It was another beautiful May day as I rode the nearly empty shinkansen to Echigo-Yuzwa, where I transferred to the JR line for the short ride to Muikamachi. Standing outside the station, I had a view of today’s mountain, looking more impressive than it had on paper. I walked through the town and over the Uono river, reaching the trailhead at Torisaka Shrine (鳥坂神社) just before 11am. I was surprised to see some snow in the shade, even though I was only 200 meters above sea level. I didn’t make me feel any cooler as I started up the Yakushi Ridge Route (薬師尾根コース) on what was so far the hottest day of the year.

First view to the south of the Joshin-Etsu mountains

Climbing the log steps under the midday sun

I made my way up a grassy slope, lined with a handful of Buddhist statuettes. I soon reached the first viewpoint of the day: looking south, I could make out Mt Tanigawa and Mt Naeba in the midday haze, still white with snow. Contrary to my expectations, from this point forward the path was out of the tree cover, and it felt very hot under the midday sun. On the other hand, thanks to the clear weather, I enjoyed amazing views back of the flat Yuzawa valley, as the path followed a narrow ridge, that eventually merged with the summit ridgeline. Looking south again, I could now see Mt Kinjo, patches of snow still covering its top half.

Looking back at Muikamachi Town

One of the flat sections of the Yaukushi Ridge Route

The steeper sections of the trail were fitted with log steps, making it easy to climb; higher up, there was even a metal staircase. Just before 1pm, I arrived at the small wooden shrine marking the summit of Mt Sakado 坂戸山(さかどやま sakado-yama). Although the summit of yesterday’s mountain seemed artificial, today’s summit was man-made, all that was left of the highest point of Sakado castle. On the north and east sides, I had a spectacular view of the 3 great mountains of Echigo covered in snow: Mt Hakkai, Mt Echigo-Koma and Mt Naka. I found a spot in the shade and sat down for lunch. Once done, I made a short round-trip to a couple more grassy mounds along the eastern ridge, also part of the castle ruins.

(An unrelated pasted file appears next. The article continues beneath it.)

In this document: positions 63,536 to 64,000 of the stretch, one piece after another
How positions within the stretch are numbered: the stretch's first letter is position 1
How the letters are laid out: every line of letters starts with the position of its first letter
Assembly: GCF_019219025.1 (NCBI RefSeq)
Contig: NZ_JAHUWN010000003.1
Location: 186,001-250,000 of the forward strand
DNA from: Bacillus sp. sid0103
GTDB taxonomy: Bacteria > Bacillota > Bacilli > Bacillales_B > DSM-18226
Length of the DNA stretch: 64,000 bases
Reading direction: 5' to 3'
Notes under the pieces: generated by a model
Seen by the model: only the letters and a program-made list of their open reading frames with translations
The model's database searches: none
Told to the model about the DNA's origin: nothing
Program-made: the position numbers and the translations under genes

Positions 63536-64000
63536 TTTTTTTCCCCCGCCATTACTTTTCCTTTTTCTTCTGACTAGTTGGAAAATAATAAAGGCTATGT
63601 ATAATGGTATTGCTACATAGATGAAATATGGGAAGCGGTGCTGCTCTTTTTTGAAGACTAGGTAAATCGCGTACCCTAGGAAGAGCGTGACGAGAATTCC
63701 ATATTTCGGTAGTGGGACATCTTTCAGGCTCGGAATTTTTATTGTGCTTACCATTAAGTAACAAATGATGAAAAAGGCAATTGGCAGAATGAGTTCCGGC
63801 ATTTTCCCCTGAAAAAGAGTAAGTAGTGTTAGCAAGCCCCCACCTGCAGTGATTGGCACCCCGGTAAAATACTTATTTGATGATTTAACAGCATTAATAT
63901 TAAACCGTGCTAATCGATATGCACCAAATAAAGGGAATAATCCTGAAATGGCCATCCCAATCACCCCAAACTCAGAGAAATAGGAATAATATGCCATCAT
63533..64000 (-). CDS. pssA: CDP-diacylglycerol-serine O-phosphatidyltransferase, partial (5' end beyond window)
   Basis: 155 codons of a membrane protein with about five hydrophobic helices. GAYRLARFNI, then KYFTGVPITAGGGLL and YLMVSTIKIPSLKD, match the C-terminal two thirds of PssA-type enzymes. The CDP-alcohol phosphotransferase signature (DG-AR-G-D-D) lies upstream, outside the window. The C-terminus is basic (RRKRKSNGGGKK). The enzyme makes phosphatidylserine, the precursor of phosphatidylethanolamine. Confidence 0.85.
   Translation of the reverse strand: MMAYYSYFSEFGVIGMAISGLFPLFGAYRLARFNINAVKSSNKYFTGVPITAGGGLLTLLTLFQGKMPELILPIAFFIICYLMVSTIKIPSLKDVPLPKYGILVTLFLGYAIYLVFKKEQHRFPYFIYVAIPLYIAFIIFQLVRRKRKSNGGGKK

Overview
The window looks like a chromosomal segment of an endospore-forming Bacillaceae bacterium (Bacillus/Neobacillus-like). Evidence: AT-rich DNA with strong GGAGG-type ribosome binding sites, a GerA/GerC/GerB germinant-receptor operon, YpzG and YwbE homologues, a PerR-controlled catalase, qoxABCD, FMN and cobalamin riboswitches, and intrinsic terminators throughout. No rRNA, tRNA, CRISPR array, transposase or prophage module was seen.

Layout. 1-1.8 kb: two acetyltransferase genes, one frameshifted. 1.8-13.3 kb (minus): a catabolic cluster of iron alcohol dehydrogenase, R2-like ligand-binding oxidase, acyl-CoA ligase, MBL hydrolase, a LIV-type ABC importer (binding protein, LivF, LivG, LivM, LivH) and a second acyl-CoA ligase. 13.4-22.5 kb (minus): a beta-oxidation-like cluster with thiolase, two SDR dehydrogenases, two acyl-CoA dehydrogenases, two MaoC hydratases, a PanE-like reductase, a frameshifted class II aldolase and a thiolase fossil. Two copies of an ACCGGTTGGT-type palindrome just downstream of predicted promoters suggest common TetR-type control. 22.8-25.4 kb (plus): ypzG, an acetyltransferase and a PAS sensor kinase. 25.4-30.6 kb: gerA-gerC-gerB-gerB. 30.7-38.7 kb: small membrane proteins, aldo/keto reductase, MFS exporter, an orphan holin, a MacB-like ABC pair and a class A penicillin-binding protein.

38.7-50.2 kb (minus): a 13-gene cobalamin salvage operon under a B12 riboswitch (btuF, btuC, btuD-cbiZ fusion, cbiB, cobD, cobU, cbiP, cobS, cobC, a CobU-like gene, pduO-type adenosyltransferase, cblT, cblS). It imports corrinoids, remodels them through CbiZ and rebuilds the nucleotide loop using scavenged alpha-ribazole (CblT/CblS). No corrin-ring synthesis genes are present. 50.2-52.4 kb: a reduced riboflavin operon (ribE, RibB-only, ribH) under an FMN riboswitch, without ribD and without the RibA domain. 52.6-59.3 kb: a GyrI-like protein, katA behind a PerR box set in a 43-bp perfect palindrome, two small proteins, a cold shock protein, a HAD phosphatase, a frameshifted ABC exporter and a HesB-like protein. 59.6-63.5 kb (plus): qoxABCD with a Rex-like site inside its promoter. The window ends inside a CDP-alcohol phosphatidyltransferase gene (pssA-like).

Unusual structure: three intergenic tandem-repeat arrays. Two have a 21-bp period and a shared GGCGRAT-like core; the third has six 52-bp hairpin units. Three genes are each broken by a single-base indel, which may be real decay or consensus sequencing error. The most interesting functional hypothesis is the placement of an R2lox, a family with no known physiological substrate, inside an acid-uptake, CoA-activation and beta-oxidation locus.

The steeper bits were fitted with log steps (left) and metal ones (right)

Looking down at Minami-Uonuma City

I was rewarded with amazing views in all directions; it almost felt like I was hiking in Switzerland. I also saw many Mangolia flowers (tamushiba) along the path. At 2pm, I started to head down the Shirosaka Route (城坂コース). Very quickly the path dived into the forest, the cool shade a welcome relief; however, I was soon out of the trees again at the top of a steep valley. I followed a switchback path while enjoying the bird’s eye views of the flat valley below, framed on both sides by bright green ridges. It was the hottest time of the day and amazingly many people were still going up. Half an hour later, I reached a famous cherry blossom spot near the flatter base of the mountain.

A side view of Mt Hakkai

Making the roundtrip along the east-west ridge

I was shocked to see many trees broken in half: apparently an avalanche had swept down the steep mountain side during the winter. However, I was amazed to see some flowers still in full bloom on one of the damaged trees (see video), a sign of hope among the destruction; this also meant that I had seen cherry blossoms on all 3 hikes. I followed the now level path, and after passing under some cedar trees, I was back at my starting point by 3pm. It took about an hour for the return to Echigo-Yuzawa station, where I enjoyed a hot spring bath and some local sake, before boarding the shinkansen for the eighty minute ride to Tokyo.